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Starting from the premise that each writer and each reader is a "unique" being (a cagey and illusive certainty), the author presents a blend of Freudian psycho-analytic and literary theory. While he relies upon the import of symbols, for example in Freud's dream interpretation, unlike many "Freudian" disciples, he actually takes Freud's cautions and qualifications to heart -- quoting his express warning against "over-estimating the importance of symbols" . Similarly, the tools of childhood demarkation (oral, anal, phallic, oedipal), the structural theory (id, ego, superego), the signal theory of anxiety, and the expanded concept of defense (not just repression but projection, reaction-formation, etc), and the concept of "character", are applied to a study of a poet's work. The poet, Hilda Doolittle, aka "H.D.", was briefly engaged to Ezra Pound and was promoted as an "Imagist". "I keep the law,/ I hold the mysteries true,/ I am the vine,/ the branches, you/ and you."  She left us with an account of her analysis with Freud, which Holland uses to tell us much about both.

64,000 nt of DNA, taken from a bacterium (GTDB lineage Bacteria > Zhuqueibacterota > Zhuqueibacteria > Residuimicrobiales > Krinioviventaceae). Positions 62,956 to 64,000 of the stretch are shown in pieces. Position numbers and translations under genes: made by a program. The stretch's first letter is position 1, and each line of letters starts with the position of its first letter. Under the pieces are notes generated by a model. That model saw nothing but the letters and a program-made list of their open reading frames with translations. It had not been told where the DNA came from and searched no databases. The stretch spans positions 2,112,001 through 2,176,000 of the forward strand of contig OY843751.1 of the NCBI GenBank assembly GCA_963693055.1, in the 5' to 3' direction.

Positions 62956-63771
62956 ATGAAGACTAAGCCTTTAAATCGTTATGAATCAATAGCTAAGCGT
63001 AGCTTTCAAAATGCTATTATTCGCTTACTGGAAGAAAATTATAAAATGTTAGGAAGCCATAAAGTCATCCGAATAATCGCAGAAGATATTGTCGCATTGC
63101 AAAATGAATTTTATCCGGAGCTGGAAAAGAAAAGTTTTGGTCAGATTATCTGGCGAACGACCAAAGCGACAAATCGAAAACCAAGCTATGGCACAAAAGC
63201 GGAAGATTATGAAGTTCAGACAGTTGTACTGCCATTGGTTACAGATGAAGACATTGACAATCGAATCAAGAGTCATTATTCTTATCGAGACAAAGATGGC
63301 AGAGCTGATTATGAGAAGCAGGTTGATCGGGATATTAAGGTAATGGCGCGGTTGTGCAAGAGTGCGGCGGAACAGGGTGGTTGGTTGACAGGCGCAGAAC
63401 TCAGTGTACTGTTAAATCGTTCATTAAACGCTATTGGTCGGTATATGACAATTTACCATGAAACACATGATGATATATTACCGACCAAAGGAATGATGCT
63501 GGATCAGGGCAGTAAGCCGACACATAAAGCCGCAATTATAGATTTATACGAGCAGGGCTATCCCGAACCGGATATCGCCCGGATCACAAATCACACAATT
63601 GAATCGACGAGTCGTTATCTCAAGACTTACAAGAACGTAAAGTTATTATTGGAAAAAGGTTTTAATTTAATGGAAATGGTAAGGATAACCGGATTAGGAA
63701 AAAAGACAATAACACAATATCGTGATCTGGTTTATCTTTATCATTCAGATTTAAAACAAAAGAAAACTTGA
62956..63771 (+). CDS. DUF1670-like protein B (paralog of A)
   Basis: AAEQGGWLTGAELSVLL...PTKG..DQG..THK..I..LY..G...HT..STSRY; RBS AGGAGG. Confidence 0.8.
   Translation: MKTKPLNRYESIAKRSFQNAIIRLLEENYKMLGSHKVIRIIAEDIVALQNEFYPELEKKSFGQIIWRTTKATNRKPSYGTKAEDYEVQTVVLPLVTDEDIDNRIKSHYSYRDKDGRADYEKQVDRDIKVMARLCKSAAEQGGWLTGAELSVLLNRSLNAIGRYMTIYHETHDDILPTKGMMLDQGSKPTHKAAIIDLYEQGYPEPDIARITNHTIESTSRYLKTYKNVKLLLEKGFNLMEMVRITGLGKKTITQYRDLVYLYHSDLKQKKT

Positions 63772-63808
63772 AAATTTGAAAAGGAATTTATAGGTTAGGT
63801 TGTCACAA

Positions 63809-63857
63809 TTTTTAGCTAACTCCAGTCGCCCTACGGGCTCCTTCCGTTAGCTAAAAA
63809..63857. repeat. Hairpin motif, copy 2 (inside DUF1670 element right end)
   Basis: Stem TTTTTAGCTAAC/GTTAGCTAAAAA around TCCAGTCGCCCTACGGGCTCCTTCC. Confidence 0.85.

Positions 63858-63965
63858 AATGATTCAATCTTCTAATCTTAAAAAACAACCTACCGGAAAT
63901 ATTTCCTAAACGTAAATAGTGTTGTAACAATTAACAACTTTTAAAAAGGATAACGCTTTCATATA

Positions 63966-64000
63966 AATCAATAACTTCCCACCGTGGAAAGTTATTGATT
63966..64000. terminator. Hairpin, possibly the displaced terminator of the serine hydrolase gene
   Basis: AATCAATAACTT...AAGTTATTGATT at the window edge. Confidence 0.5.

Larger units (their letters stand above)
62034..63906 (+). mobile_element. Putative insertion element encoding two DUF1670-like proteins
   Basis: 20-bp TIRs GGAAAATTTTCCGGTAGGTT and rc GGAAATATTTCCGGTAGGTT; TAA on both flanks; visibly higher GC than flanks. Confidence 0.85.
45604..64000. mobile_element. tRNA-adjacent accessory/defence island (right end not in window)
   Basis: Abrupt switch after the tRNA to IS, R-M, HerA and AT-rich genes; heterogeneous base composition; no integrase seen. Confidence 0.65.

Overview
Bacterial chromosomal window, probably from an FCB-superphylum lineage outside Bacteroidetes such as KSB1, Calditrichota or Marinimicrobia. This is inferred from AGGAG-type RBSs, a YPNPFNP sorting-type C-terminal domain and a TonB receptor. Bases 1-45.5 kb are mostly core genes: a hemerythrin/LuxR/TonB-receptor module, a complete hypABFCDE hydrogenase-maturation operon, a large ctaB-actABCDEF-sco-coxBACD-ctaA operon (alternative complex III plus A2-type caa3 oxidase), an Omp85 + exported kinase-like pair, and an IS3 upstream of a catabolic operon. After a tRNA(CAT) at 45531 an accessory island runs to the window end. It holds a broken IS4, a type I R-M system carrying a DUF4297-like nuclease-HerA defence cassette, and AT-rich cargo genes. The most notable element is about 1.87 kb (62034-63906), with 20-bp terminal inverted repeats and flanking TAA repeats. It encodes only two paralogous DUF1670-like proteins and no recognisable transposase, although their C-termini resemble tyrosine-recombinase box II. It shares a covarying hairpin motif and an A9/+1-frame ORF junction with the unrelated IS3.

Two Two ReadersMinds
Three My Mind and Yours
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